bmcgreggor

Opinions of TIA

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I have been a subscriber of The Intellectual Activist for years and I am growing disatisfied with it. First, the monthly addition is over 7 months behind which I find inexcusable. Second, Tracinski is far too pro-Bush in his analysis. I see a marked distinction between him and Yaron Brook and John Lewis. I feel that Tracinski has accepted some neo-con premises in his thinking. For example he thinks that Bush's "Forward Strategy Of Freedom" is basically a correct strategy but that Bush is just not strong enough in its implementation. The lates issue of TIA monthly analyzes three important world elections including America's. Tracinski feels that Bush was given a mandate to continue with his plans for implanting representative government in Iraq. I would interpret it as a mandate (if you could call it that when the election was so hotly contested) to fight the war on terrorism, not to spread "democacy."

So I am wondering if any other TIA readers are experiencing disatisfaction with the quality of TIA. I feel it was better managed under Bob Stubblefield.

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This has been partly discussed in this thread. I have to say I hear you -- particularly when it comes to how late the monthly TIA is -- I still have not received the December 2004 issue. As mentioned in the other thread the reasons given were the launch of TIA Daily and the TIA archive. TIA Daily, on the other hand, is quite nice and arrives just about every day without fail.

As far as Tracinski's leaning toward Bush, I do think at times he's being far too optimistic with respect to Bush. He's toned down some of his enthusiasm since the Schiavo affair, which surprised a lot of us who were somewhat more supportive of Bush.

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I'm disappointed with their inability to get issues out on a regular basis. I'm also not crazy about the politics-only focus. I'd love to see articles on philosophy or psychology or history or other fields in the pages of TIA. Turn the thing into a journal for Objectivist intellectuals to publish articles for an Objectivist audience.

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I'm disappointed with their inability to get issues out on a regular basis.  I'm also not crazy about the politics-only focus.  I'd love to see articles on philosophy or psychology or history or other fields in the pages of TIA.  Turn the thing into a journal for Objectivist intellectuals to publish articles for an Objectivist audience.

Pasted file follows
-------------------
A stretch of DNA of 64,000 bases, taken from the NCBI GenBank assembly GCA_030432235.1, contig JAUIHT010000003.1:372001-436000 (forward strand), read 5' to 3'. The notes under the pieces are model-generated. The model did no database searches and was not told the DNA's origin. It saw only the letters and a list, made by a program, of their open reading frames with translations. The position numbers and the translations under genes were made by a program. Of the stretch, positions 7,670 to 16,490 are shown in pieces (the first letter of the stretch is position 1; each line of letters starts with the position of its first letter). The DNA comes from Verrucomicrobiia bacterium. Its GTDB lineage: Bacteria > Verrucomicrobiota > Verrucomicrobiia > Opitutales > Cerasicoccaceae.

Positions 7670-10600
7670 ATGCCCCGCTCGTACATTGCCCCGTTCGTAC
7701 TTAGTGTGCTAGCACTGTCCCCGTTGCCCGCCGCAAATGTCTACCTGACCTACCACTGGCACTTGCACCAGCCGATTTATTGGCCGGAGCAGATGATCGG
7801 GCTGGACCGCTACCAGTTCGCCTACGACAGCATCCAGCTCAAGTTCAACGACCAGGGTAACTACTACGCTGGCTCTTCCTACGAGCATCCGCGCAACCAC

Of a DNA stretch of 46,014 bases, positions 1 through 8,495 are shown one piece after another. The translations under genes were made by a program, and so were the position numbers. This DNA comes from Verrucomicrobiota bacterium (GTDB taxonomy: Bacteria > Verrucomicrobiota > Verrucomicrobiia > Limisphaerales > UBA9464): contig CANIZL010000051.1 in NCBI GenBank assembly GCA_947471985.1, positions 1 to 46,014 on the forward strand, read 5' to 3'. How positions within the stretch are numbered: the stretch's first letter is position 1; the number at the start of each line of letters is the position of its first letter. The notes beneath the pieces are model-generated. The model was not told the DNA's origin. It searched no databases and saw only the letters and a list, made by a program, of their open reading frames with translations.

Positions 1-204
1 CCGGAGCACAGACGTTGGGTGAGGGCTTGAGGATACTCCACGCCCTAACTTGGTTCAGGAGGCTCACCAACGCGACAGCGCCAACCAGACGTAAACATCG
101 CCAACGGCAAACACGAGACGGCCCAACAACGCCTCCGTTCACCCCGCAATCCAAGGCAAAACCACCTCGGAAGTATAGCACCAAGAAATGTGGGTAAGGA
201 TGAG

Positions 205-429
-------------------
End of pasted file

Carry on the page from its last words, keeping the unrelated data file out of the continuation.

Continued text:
I definitely agree.

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First, the monthly addition is over 7 months behind which I find inexcusable.

I wrote to TIA and Sherri Tracinski replied, saying that it will take the rest of the year to fully catch up while keeping the same quality standard.

Second, Tracinski is far too pro-Bush in his analysis. I see a marked distinction between him and Yaron Brook and John Lewis. I feel that Tracinski has accepted some neo-con premises in his thinking.

This is an extremely interesting point. I, too, sometimes am remembered of mainstream neoconservatism when I read both Tracinski and Wakeland (you might remember this OO.net thread in which he participated). I never really acknowledged this explicitly, but now that I think of it, there does seem to be a large contrast (especially as I recall Dr. Brook's "Morality of War" and Dr. Lewis' "The Failure of Homeland Defense").

For example he thinks that Bush's "Forward Strategy Of Freedom" is basically a correct strategy but that Bush is just not strong enough in its implementation. The lates issue of TIA monthly analyzes three important world elections including America's. Tracinski feels that Bush was given a mandate to continue with his plans for implanting representative government in Iraq.

In his defense, Tracinski has never supported spreading "democracy," in fact, the entire theme of his "Three Elections" article was that democracy is an anti-concept, a point he stressed repeatedly.

Also, I've always believed that there is no dichotomy between fighting terrorism and spreading representative government, since part of a strong offensive strategy is occupying the targeted nation(s) and imposing our constitution on it/them. I'm starting to have some doubts, though, especially considering the altruism that I sense in the "Forward Strategy of Freedom" notion. Luckily, I sent a question to Dr. John Lewis regarding this topic a while ago, so I'm anxious to here from him eventually.

I would interpret it as a mandate (if you could call it that when the election was so hotly contested) to fight the war on terrorism, not to spread "democacy."

How could you consider the election hotly contested, when Kerry conceeded the same day Bush's victory was announced?